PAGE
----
Paraglider critics found plenty of ammunition in North American's slow progress toward a working system. At first, paraglider development aim at landing system for manned spacecraft in general. Early in 1962, however, GPO decided that the program ought to be oriented explicitly to Gemini. North American faced a large new effort and a major delay, and not just because the Gemini spacecraft was much larger than the generalized model first planned for. The half-scale free-flight test vehicle would have to be redesigned to carry a flight control system, just as the full-scale model did. North American had to join with McDonnell to design a compatible landing gear system and check it out in a test program. And, finally, North American now had to develop and qualify emergency parachute systems for both half-scale and full-size test vehicles.57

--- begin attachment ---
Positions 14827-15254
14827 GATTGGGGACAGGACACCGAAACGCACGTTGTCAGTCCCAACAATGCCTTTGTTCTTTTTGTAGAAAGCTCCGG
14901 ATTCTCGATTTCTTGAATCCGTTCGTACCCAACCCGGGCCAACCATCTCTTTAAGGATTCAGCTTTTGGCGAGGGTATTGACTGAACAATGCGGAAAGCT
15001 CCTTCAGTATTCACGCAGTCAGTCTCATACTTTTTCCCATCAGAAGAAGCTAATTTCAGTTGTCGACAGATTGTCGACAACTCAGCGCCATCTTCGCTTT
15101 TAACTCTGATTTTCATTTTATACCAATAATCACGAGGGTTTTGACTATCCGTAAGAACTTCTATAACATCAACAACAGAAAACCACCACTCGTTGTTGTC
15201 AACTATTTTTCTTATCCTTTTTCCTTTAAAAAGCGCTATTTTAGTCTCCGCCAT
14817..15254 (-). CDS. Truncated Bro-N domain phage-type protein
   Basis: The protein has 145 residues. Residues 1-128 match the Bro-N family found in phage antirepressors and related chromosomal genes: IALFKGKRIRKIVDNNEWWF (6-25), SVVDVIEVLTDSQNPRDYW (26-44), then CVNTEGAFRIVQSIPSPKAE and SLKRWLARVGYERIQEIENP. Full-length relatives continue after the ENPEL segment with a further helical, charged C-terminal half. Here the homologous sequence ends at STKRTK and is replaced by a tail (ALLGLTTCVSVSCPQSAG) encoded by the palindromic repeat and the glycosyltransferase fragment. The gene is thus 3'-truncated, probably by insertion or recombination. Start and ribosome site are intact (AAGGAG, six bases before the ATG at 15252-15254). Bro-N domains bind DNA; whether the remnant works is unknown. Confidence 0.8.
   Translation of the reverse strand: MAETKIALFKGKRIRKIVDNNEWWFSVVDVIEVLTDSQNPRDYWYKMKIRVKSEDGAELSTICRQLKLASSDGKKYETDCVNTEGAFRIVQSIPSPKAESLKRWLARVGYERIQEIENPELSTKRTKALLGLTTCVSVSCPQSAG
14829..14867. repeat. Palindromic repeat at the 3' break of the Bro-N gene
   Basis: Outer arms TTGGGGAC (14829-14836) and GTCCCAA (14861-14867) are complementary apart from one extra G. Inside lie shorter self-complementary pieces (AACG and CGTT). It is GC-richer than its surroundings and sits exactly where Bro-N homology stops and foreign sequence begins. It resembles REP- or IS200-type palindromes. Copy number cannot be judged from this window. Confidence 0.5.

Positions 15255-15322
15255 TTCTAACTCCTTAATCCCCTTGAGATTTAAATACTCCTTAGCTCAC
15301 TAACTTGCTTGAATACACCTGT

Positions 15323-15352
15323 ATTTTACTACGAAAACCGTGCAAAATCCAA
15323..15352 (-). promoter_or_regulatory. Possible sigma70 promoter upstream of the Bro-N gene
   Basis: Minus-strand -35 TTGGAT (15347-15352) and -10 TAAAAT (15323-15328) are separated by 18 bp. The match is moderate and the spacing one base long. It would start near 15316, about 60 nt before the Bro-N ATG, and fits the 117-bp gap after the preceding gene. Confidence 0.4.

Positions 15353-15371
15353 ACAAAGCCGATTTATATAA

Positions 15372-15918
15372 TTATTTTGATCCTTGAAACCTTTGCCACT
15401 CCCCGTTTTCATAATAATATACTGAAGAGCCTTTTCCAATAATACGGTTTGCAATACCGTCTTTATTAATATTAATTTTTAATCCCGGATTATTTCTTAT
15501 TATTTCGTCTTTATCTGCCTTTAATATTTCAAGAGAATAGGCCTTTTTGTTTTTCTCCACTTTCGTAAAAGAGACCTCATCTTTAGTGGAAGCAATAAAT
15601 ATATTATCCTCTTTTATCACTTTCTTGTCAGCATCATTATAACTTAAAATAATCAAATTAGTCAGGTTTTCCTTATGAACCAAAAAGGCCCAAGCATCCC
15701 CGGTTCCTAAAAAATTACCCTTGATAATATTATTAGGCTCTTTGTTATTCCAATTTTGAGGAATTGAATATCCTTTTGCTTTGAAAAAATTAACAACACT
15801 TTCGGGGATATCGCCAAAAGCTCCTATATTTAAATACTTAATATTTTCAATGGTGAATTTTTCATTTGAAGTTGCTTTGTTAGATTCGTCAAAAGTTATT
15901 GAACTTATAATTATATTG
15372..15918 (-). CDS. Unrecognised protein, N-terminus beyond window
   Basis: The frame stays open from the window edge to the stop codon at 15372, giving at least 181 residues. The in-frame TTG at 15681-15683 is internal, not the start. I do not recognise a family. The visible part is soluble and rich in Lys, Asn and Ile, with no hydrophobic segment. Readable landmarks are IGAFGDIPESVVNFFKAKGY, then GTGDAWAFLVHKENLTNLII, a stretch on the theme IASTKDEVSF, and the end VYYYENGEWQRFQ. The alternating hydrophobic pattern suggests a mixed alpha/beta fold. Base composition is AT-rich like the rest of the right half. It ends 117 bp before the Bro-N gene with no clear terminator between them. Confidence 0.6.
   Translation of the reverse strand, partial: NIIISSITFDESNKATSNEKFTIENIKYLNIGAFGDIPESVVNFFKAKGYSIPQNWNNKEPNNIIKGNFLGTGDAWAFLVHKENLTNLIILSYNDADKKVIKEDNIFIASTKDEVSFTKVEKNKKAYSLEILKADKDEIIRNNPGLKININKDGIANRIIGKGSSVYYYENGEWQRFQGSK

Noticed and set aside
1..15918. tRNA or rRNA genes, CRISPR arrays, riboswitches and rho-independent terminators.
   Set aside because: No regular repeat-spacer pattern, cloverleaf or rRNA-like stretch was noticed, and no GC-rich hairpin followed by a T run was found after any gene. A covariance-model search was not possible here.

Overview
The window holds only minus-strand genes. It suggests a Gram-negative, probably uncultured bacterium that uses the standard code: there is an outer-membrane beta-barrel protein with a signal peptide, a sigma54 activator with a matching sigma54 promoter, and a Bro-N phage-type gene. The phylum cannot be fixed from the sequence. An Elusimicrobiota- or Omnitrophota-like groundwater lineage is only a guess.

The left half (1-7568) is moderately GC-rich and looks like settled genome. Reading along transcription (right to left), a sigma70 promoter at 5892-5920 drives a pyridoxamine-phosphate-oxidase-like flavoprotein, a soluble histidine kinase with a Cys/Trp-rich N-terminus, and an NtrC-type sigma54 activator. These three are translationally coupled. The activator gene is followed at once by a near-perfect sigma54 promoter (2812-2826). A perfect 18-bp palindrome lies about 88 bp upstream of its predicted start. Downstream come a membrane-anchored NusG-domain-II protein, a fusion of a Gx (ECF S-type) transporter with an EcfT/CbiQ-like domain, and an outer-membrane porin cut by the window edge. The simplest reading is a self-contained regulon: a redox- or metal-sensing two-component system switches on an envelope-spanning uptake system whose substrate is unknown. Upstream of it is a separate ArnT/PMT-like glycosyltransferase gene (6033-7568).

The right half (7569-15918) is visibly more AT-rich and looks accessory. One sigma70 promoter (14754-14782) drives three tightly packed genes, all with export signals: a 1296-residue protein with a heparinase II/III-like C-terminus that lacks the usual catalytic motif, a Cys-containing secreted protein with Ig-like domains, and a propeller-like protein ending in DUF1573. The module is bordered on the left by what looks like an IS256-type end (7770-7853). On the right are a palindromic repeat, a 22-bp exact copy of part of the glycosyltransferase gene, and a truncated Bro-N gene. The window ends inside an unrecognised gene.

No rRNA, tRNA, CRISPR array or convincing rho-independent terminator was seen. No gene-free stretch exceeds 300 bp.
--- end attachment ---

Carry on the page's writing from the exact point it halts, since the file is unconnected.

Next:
This last demand, in particular, delayed North American, and it was mid-March before a subcontract for the emergency parachute system could be placed.58 Norbert F. Witte, North American's project manager for paraglider, planned to begin free-flight tests of the half-scale model toward the end of May. With its wing inflated and deployed before it left the ground, the test vehicle needed no emergency parachute. It would be towed into the air by a helicopter and released to fly under radio control. This series of tests would allow North American engineers to see how well the paraglider flew, how precise flight control could be, and whether the vehicle could flare - raise its nose to increase wing lift and drag and slow its rate of descent - just before landing.59